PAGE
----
Tag Archives: Mike McCarthy

Greshin redux: it gets worse

Earlier this week, State Rep. Adam Greshin spearheaded an effort to cut a planned funding increase for Efficiency Vermont. I noted the rather obvious conflict of interest: Greshin is co-owner of the Sugarbush ski resort, and higher EV funding would have meant higher utility rates.

Since then, two further developments. First, as multiple correspondents have pointed out, ski resorts got a massive handout from Efficiency Vermont last year:

A $5-million rebate program from Efficiency Vermont helped initiate a $15-million investment in high-efficiency snow guns at resorts around the state. The resorts say that the new snowmaking guns can create a lot more snow in less time, and can deliver piles of snow earlier in the season than the old-school snowguns.

The majority of resorts’ electricity use is in air compression for snowmaking. EV’s program was a smart way to target a significant energy sinkhole. But it took a lot of flack for a “giveaway” to a big business. Did that contribute to lawmakers’ willingness to give the agency a substantial trim? I can’t say, but it’s a fair inference.

Adam Greshin’s business got a huge boost from EV, and now that he’s gotten his benefit, he wants to minimize his outlay for the program. Isn’t that convenient?

Second development. In my previous post I asked if Campaign for Vermont would go after Rep. Greshin. After all, CFV issued a formal complaint last year about then-Democratic State Rep. Mike McCarthy’s alleged conflict of interest. All McCarthy did was vote for a measure that would have benefited his employer, SunCommon; Greshin led the charge for a bill that would dramatically cut his business expenses, which seems more egregious to me.

Initially, CFV director Cyrus Patten was on my side:

Well, the morning came, and…

Sorry, but that doesn’t hold water. By its own account, Sugarbush spends about $2 million a year on energy. That’s not exactly your typical ratepayer. Methinks the grizzled heads at CFV thought better of slamming Greshin, who’s not formally connected to CFV but as a business-friendly centrist, his political agenda matches theirs. Unlike, say, Mike McCarthy.

I’m sure Patten will write this off as more CFV-bashing by me, but I smell a double standard.

Look, I realize there’s a huge gray area when it comes to conflict of interest, especially in a state with a nonprofessional legislature. Most of these people have other jobs. You can’t ask Dr. George Till to recuse himself from anything to do with health care. You can’t ask Sen. Bill Doyle, a faculty member at Johnson State College, to abstain from higher eduction funding bills. You can’t ask Don Turner, fire chief of Milton, to not vote for public safety appropriations.

But Greshin’s case is different in two regards: (1) paying utility bills is a huge expense for his resort, so there’s a greater order of magnitude involved; and (2) he didn’t just vote on a bill — he championed the cause. If not for Adam Greshin, the Efficiency Vermont funding would have sailed through the House.

I think that’s a pretty clear case, and I believe the House Ethics Committee should look into it.

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An obvious conflict of interest in the House

In January of last year, the supposedly nonpartisan Campaign for Vermont raised a stink about conflict of interest in the Vermont House. Specifically, it accused then-Rep. Mike McCarthy of same.

Then-CFV spokesflack Shawn Shouldice noted that McCarthy, an employee of SunCommon, had voted for a net-metering bill in the House… a bill that stood to benefit his employer. Shouldice accused McCarthy of breaking House rules by voting on the bill.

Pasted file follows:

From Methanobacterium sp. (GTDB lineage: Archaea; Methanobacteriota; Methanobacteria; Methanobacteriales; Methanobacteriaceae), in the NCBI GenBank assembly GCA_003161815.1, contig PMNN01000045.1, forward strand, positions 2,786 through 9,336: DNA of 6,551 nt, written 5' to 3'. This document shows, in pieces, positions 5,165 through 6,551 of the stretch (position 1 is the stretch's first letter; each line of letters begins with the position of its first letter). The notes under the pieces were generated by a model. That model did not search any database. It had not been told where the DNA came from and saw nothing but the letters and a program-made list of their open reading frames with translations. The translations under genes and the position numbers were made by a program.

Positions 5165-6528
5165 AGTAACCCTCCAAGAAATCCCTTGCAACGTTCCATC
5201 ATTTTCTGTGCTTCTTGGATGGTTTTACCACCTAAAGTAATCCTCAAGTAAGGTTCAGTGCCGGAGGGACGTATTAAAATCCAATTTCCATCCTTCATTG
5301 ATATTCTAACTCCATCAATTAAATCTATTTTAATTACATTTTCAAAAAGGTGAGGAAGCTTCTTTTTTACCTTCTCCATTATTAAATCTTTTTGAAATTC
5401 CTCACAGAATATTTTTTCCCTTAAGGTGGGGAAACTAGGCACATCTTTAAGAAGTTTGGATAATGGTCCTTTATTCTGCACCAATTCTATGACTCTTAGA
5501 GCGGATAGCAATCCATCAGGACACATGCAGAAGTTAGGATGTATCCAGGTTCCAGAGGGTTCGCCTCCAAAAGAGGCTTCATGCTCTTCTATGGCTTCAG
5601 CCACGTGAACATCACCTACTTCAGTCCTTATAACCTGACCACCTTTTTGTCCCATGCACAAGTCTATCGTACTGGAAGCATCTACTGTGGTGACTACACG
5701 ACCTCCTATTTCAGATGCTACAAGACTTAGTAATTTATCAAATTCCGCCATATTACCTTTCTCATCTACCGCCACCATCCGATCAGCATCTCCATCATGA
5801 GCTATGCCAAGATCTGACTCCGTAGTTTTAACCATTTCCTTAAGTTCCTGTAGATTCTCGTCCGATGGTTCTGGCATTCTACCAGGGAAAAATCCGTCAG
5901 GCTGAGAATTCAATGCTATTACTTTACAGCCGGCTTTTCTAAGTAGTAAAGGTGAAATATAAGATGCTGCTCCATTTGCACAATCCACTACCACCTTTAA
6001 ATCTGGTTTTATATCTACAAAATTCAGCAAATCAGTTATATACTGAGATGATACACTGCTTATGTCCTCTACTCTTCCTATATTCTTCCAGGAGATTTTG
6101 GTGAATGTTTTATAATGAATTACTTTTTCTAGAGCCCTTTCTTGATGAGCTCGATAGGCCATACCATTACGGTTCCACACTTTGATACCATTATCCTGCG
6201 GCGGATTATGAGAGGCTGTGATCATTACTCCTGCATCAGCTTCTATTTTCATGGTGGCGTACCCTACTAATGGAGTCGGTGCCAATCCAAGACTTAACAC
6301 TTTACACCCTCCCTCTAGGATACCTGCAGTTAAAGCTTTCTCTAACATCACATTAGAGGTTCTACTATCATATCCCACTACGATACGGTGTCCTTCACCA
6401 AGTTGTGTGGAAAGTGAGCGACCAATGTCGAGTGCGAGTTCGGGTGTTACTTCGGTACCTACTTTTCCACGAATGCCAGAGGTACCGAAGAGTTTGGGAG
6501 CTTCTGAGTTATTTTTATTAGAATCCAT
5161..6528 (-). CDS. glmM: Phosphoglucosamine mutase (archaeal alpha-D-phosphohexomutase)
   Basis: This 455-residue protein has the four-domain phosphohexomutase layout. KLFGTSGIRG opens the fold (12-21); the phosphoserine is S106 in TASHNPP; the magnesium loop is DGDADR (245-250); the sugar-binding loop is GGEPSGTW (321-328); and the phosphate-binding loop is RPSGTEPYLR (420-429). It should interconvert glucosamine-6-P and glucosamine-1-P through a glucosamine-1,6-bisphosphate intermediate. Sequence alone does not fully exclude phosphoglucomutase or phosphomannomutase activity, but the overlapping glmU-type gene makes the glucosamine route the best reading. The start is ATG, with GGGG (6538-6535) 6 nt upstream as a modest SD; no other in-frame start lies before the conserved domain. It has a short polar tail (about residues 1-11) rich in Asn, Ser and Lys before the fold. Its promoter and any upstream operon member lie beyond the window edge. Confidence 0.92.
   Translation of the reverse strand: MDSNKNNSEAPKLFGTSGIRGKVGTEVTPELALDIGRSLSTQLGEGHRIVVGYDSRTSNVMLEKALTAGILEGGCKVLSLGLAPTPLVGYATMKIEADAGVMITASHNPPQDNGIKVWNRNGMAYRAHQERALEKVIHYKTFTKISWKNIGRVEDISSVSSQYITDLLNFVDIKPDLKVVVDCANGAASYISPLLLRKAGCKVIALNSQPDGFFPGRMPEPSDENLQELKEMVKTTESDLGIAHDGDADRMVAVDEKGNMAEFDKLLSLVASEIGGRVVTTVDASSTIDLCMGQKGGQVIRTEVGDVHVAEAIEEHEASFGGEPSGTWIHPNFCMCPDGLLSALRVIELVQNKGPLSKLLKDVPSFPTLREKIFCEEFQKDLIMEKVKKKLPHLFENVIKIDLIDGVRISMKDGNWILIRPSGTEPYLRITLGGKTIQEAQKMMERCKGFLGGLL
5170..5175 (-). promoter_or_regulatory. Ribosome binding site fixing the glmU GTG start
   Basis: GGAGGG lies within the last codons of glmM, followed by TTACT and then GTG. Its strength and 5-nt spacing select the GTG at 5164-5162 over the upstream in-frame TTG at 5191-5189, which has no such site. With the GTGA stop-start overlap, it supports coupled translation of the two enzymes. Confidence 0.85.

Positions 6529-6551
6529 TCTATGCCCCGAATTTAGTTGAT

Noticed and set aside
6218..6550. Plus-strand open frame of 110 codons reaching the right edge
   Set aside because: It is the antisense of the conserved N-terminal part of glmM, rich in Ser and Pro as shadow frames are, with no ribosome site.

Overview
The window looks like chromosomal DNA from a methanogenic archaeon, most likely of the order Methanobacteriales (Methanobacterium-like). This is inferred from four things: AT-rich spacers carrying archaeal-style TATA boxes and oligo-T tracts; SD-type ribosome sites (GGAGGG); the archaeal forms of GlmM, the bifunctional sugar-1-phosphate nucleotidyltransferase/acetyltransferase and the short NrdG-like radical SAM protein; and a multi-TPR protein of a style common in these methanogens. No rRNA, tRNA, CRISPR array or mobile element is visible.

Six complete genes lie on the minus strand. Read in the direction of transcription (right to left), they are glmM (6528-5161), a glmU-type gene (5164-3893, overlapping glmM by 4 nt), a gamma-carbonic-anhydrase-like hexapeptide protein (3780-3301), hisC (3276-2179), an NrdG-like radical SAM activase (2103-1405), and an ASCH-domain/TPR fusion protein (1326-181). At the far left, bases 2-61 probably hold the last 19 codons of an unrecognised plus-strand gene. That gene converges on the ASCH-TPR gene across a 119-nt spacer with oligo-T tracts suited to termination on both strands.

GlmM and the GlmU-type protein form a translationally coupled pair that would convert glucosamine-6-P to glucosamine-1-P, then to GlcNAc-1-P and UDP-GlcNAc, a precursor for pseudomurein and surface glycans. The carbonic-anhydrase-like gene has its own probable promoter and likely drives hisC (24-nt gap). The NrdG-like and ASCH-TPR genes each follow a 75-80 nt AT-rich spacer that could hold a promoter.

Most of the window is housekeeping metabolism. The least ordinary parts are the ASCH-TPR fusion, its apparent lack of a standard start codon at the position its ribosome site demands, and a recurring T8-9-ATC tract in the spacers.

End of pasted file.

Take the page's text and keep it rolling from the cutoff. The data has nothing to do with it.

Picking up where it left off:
Fast forward to today, when the House approved a massive energy bill going under the name RESET. One provision was struck from the bill; it would have boosted funding for Efficiency Vermont. The charge to strike that provision was led by Independent Rep. Adam Greshin. All of this is chronicled very nicely by VPR’s Peter Hirschfeld. Except for one small fact:

Adam Greshin, looking suspiciously Photoshoppy.

Adam Greshin, looking suspiciously Photoshoppy.

Greshin is co-owner of the Sugarbush ski resort. Two more facts:

The ski industry is a voracious consumer of electricity.

Efficiency Vermont is funded by ratepayers, with rates approved by the Public Service Board.

Do I need to connect those dots?

The Efficiency Vermont cut would reduce utility rates; Greshin’s business would directly benefit. Not only did he vote for the measure, as in McCarthy’s case; he spearheaded it. He pushed strongly for it as a member of the House Ways and Means Committee, where his arguments carried the day.

In the interest of nonpartisanship, I ask Campaign for Vermont to raise the same kind of stink about Greshin that they did about McCarthy. Also, is to too much to ask our media to report obvious connections when a lawmaker sponsors legislation that would benefit his/her own interests?

“The 2016 campaign is already underway!”

I didn’t write those words in a paroxysm of political-blogger wishful thinking. No, that sentence was crafted — exclamation mark and all — by one “Super Dave” Sunderland, chair of the Vermont Republican Party. It’s the closing line in a fundraising pitch that’s posted on the VTGOP website and, I’m sure, spammed to every Vermonter on its contact list.

So much for the Vermont tradition, more honored in the breach than the observance, that campaign season won’t start until the Legislature adjourns in the spring of 2016.

What Super Dave means, of course, is that he needs your money right now to begin the long build toward 2016. But in another, equally real, way, the Republicans have begun the 2016 campaign in earnest — with their words and their newly aggressive attitude.

Donkey walks into a bar, says "I'll have a Heady Topper." Bartender says, "Sorry, you elitist snob. We only serve Bud."

Donkey walks in, says “I’ll have a Heady Topper.” Bartender says, “Hit the road, you elitist snob. We only serve Bud.”